When preparing for our travels I attended several seminars designed to prepare for a different way of living. Two nuggets of wisdom really resonated and stuck: One was, despite the obvious changes, don’t expect your lifestyle to change drastically. If you are an early riser, read a lot, like to cook or eat out, those won’t change much. If you try to change your habits drastically you will be miserable.
The second piece of wisdom: everybody eats. This I found particularly profound. And simple. In all my reading and podcasts, the provisioning advice was daunting. How many cans of tuna, which canned vegetables, where do I get unrefrigerated eggs, freeze dried meals, vacuumed sealed flour?! Then, where to store six months of food on a 35 foot boat? Daunting.
But, everybody eats. It’s that simple. Food is everywhere there are people. So far our longest passage was ten days. We planned food for fifteen just in case. We went to the grocery store in Bermuda and bought food. Granted, it was more expensive than we would pay in Newburyport, but we weren’t going to starve.
Now, the catch is, not all food is available in all places. It helps to be flexible in what you are willing to cook and eat. If you are a picky eater, you might have a problem. For Chris and myself, as long as no olives are involved, we’re game! We (try to) eat aboard for most meals. Breakfast is yogurt and muesli, oatmeal, eggs or occasionally freshly baked muffins. Lunch: sandwiches, leftovers or salad. Dinner is a variation of pasta or some protein with rice and veggies. Sometimes we make pizza from scratch. This looks very much like how we ate on land.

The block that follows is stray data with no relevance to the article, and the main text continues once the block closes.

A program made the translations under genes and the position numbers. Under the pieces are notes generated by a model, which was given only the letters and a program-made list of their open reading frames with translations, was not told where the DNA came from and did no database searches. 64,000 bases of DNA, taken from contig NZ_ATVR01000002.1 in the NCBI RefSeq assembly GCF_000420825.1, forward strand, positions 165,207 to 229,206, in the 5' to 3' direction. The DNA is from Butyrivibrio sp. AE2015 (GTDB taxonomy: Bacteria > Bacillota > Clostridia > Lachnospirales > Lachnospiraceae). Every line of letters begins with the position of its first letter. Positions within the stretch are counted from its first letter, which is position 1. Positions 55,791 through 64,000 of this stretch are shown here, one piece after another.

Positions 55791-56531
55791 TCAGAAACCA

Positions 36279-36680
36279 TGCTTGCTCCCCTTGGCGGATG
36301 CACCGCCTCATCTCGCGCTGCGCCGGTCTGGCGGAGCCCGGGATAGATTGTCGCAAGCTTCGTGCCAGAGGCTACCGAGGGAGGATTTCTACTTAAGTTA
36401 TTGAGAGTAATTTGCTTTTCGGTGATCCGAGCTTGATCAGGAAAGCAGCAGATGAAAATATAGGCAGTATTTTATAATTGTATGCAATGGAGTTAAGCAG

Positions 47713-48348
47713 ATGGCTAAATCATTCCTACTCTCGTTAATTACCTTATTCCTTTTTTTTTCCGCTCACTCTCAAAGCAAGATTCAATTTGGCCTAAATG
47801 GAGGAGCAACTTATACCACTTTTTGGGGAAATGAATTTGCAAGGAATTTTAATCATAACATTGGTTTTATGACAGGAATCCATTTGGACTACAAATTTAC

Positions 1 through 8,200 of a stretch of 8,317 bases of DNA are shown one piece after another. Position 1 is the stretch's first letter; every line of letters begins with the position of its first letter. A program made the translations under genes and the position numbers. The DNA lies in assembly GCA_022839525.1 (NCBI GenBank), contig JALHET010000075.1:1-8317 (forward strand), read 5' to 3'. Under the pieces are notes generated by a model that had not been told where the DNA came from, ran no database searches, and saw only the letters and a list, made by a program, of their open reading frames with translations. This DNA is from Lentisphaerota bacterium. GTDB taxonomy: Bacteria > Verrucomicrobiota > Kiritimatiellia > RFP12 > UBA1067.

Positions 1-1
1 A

Our particular choices depend on what the local market has in stock at the moment. No muesli? Granola! No chicken today? How about those sausages? A trip to the French grocery on Saint Martin was nearly empty of dairy and fresh food. I couldn’t translate the posted sign, but it might have been related to the bad weather or maybe the recent protests in France. But our most recent trip to the local Carrefour on the Dutch side (Sint Maarten) proved wondrous. So much lovely produce, abundant fresh meat, aisles of yogurt and cheeses! We had only a small bag with us, so no stocking up. We will return, and we will buy strange and mysterious foodstuffs! We will stock the boat for our travels to smaller islands where choices are more limited.
Since our basic lifestyle hasn’t changed, we still enjoy eating out. We see this as a way to immerse ourselves in the local culture. No fancy American style bistros for us. We favor the smaller venues where locals go. We find them by asking store clerks and bartenders. We track down local specialities. The fish sandwich served on raisin bread in Bermuda? To die for! Stewed salt fish and fungie ( a Caribbean polenta) found on Antigua? Yes, please! Pepperpot from a roadside stand. Goat roti. All wonderful!
So, it’s true. Everybody eats. And we eat well and adventurously. We look forward to finding more interesting flavors. Keshi yena on Curaçao? Mofongo in Puerto Rico? Sancocho in the Dominican Republic. Roasted breadfruit. Conch. We’ll try them all!